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Danger of complacency and lack of foresight

I know a man who once worked as a top manager in a parastatal company. While his fellow managers used the tenure of their positions to secure their future, however, the man only thought of the present circumstances – the good salary and allowances, and other fringe benefits. Which is why, when much later his contract would not be renewed, he found himself in the wilderness:  the company benefits were all gone, apart from the car, and he had to vacate the company house. It did not take long before the man sold the car to sustain himself and his family, and – you guessed right – it was only a matter of time before he was reduced to a “nobody” with no assets to show for his many years of work. He wound up chasing after jobs well below his former esteemed status.
This story, though, is not an isolated one. There are many people who were once basking in the privileges and glory of the benefits that go with a good job but who have since fallen from hero to zero, from plenty to lack. There is a variety of reasons why such people wind up on the rocks, but I will talk about two of them: first, lack of foresight, and second, complacency.
Lack of foresight may also be rendered as lack of vision. It is the problem of seeing only the present and its pleasures and successes, forgetting there is such a thing as tomorrow, and that tomorrow may not be as glamorous. One of the ways in which this lack of foresight manifests itself is what I call the “ni va company” mentality: being obsessed with enjoying the benefits of one’s good job to the detriment of one’s ability to plan for the future.
Do you have a good job with wonderful benefits? Do not be fooled. Tomorrow is never the same as today. Use the time you are privileged to be in a good job to save and plan for the future. Prepare for the rainy day as the saying goes. Think strategically. Ed Koch, former mayor of New York city, says, “In action, be primitive; in foresight, a strategist.”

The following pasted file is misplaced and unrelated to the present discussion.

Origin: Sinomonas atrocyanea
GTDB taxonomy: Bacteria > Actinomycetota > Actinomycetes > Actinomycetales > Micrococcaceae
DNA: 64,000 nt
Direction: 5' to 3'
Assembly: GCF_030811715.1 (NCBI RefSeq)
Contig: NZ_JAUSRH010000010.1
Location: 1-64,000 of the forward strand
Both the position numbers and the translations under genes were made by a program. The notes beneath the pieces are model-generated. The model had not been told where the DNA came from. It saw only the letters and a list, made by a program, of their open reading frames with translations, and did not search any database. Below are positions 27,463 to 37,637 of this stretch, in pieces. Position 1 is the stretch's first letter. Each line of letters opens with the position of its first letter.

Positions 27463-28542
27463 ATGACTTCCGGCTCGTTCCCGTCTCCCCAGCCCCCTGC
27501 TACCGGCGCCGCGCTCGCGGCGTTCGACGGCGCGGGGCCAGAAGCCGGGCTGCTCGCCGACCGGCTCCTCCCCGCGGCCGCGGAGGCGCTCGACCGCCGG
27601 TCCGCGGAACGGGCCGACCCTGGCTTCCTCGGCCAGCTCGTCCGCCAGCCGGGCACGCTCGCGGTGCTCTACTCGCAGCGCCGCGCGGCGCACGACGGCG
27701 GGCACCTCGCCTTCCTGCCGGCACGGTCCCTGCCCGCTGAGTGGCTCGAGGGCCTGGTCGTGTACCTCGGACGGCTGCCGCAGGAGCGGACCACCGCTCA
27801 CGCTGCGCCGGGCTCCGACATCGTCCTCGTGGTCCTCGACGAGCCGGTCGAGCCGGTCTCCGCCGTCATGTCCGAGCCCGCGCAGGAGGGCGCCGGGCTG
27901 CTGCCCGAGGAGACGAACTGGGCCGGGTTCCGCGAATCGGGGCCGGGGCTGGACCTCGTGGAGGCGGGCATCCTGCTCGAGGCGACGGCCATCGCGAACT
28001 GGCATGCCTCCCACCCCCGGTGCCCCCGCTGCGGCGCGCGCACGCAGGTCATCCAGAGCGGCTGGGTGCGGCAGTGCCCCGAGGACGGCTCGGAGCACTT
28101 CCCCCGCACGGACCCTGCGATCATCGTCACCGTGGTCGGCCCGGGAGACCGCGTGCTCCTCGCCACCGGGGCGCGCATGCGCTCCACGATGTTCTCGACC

Lack of foresight or vision goes together with lack of strategic thinking. Complacency is also related to lack of foresight. People such as the man I refer to in the story above simply slump into complacency. They sell their soul, so to speak, to the present pleasures and good times to the point of becoming blind to the possibility of misfortune striking them. Complacency has been defined as “a feeling of quiet pleasure or security, often while unaware of some potential danger, defect, or the like; self-satisfaction or smug satisfaction with an existing situation, condition, etc.”
Success and progress are great, and all of us should aspire to attain them. However, success and progress must have a caveat: be careful how you handle success so that it does not become a poisoned chalice. Do not become wasteful with your resources, live now as if you will be a pauper tomorrow. Some successful people live as if success is a permanent status. Do not be complacent in your success. Enjoy your night under the stars of success, but prepare for the morning after.
Andy Grove, the American businessman and author, sounds a pertinent warning: “Success breeds complacency. Complacency breeds failure. Only the paranoid survive.”  Paranoid? A negative word, you might say, but all that Grove is saying is that a “paranoid” person is ever alert to both the present and the future. Benjamin E Mays, famous author and educator, adds weight to this line of thinking: “The tragedy of life is often not in our failure, but rather in our complacency.”